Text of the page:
Would part-time science help?

Beth Shuster eoshuster at UCDAVIS.EDU
Thu Nov 30 20:06:32 EST 1995

On 30 Nov 1995, NNFQ99A at prodigy.com (Janet Rosen) wrote:
>I have found that as they get older it becomes even
>more important for a parent to be there to get them off in the morning
>and welcome them home after school.  I do miss research terribly however
>and would love a 25 hour a week job (9:30 to 2:30).

  This whole discussion has really struck a chord with me.

  I recently stepped down from a (more-than) full time job as a faculty
member (after the birth of my daughter rather radically re-arranged my
priorities) and am now working part-time in a "hybrid" job.  The original
intention was to work a mere 40 hours a week (rather than 60-80) in the lab
of a colleague & friend (she's actually the one who recruited me to campus
in the first place).  However, funding constraints mean that only a 50%
position, split between lab managing & undergrad advising, is currently
possible (although we have grants pending). I started in Sept. & am
actually enjoying having the extra time.  In fact, I'm not sure that I want
to go up to full time in the near future, although I wouldn't mind
increasing a bit.

  I usually work more than half-time, but now feel good about working 30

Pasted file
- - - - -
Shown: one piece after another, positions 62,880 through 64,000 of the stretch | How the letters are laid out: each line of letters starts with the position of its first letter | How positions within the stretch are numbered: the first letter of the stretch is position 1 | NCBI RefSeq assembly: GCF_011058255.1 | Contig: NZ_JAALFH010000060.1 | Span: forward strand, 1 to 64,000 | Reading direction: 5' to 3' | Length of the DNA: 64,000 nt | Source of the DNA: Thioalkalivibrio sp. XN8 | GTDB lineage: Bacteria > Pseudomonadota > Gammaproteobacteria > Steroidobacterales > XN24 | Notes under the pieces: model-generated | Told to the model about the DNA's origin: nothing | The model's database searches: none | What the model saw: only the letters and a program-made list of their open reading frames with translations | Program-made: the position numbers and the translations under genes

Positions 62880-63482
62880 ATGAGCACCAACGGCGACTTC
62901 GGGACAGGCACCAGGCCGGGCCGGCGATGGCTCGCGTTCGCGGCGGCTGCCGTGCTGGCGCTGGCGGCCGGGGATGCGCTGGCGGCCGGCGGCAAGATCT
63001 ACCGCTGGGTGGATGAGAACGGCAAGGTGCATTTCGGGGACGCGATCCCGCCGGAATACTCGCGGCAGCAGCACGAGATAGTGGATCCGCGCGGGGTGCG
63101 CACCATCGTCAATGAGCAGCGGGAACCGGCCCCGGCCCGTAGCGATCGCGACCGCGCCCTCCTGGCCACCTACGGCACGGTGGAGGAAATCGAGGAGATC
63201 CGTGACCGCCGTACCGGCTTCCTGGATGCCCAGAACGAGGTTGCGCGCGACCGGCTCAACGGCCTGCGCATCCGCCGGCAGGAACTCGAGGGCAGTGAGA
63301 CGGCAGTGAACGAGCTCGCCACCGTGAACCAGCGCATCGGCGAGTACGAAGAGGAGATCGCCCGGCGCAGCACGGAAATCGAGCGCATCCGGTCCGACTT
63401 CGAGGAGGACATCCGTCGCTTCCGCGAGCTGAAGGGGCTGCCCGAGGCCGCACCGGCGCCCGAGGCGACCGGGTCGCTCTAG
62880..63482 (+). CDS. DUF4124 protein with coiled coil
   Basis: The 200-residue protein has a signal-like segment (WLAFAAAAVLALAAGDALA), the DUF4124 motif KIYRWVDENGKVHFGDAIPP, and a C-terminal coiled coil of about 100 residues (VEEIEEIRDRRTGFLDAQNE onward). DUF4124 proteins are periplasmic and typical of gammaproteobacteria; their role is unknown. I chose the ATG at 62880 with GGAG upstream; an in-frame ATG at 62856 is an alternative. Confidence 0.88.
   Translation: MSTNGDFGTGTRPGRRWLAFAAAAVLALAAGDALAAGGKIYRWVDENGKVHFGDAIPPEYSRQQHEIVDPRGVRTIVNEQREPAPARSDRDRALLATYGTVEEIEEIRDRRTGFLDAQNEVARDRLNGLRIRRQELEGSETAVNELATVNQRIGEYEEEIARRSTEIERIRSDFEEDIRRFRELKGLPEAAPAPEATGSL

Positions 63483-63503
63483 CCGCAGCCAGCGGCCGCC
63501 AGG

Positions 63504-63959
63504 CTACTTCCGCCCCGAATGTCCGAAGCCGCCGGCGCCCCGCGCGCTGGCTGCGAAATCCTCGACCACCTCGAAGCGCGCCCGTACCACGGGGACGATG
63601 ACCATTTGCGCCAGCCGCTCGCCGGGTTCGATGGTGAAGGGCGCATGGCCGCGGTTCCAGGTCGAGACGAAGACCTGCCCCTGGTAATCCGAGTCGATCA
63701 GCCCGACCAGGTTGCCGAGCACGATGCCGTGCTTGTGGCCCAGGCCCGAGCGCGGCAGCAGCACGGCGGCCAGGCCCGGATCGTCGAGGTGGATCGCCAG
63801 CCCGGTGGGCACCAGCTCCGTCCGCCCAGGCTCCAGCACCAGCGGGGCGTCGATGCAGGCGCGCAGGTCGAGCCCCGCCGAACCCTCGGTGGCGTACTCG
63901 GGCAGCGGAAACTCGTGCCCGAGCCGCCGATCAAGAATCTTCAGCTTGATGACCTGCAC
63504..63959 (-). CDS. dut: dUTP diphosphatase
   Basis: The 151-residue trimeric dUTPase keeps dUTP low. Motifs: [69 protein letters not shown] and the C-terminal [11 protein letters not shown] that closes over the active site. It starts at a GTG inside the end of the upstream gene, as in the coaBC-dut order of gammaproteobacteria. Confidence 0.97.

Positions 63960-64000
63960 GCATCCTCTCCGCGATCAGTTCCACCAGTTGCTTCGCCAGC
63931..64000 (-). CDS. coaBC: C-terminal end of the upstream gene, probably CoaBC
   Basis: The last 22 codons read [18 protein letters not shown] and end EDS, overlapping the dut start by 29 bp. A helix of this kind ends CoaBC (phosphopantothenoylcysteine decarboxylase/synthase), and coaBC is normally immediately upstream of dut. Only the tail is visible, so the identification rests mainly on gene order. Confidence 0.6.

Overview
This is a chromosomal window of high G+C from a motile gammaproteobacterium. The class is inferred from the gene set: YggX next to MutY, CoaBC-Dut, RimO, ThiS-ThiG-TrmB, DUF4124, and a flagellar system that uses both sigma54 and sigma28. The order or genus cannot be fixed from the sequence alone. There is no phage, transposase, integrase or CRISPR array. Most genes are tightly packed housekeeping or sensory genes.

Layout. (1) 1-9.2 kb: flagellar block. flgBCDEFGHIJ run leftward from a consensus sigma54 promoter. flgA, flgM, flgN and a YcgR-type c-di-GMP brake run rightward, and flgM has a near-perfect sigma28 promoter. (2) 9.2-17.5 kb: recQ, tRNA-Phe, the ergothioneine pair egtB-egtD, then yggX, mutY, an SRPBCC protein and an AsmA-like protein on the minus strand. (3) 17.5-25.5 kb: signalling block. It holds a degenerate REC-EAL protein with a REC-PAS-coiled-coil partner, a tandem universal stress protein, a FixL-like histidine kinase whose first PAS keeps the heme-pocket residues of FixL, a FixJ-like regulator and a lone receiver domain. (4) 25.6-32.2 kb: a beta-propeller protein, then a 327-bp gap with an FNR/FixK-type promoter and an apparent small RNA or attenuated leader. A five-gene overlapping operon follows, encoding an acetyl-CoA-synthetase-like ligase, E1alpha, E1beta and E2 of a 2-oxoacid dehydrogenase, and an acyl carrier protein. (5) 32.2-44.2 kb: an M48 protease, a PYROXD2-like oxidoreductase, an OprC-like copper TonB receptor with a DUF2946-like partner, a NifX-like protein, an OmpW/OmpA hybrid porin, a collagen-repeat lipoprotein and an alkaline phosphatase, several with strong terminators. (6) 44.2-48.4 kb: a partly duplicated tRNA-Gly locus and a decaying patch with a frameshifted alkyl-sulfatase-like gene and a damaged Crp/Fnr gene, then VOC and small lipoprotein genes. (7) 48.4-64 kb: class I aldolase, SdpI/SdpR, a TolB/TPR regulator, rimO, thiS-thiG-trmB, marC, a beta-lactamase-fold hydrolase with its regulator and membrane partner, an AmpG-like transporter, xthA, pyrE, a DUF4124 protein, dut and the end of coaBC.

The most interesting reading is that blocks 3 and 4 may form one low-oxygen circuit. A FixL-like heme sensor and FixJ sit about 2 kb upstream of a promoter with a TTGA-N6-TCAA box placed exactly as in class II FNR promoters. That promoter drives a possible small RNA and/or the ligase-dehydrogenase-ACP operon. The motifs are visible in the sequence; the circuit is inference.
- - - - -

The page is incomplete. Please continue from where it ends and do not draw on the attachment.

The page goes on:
hours, instead of stressed that I "only" put in 50 & still didn't finish
everything.  Not that everything gets finished now, but I don't feel
compelled to work continuously any more.  This has meant more time to spend
with my family (mornings are not as hectic and errands run during the week
mean more time to play on the weekends) and more time for me (I started
piano lessons for the first time since the 5th grade - something I never
would have been able to rationalize before).  The extra time is certainly
making it easier to find the patience to deal with 2-yr old behavior ("Do
it MYSELF mommy", tantrums and "more story please" can eat up LOTS of

  The job mix is also working out well for the moment - I enjoy both the
advising (student contact is why I stayed in academia in the first place) &
my work in the lab (although I'm almost exclusively "managing" the lab and
training new students, rather than doing bench research).  The job (&
funding) is still evolving, but so far at least, it's working out.

  I feel very lucky.  I know that positions such as this are very hard to
find.  Even though my job switch meant taking a pay decrease & a decrease
in official "status", I'm still doing things I enjoy and I'm working with
people who respect me, irrespective of my "title".


Beth Shuster
Univ. of California, Davis
eoshuster at ucdavis.edu

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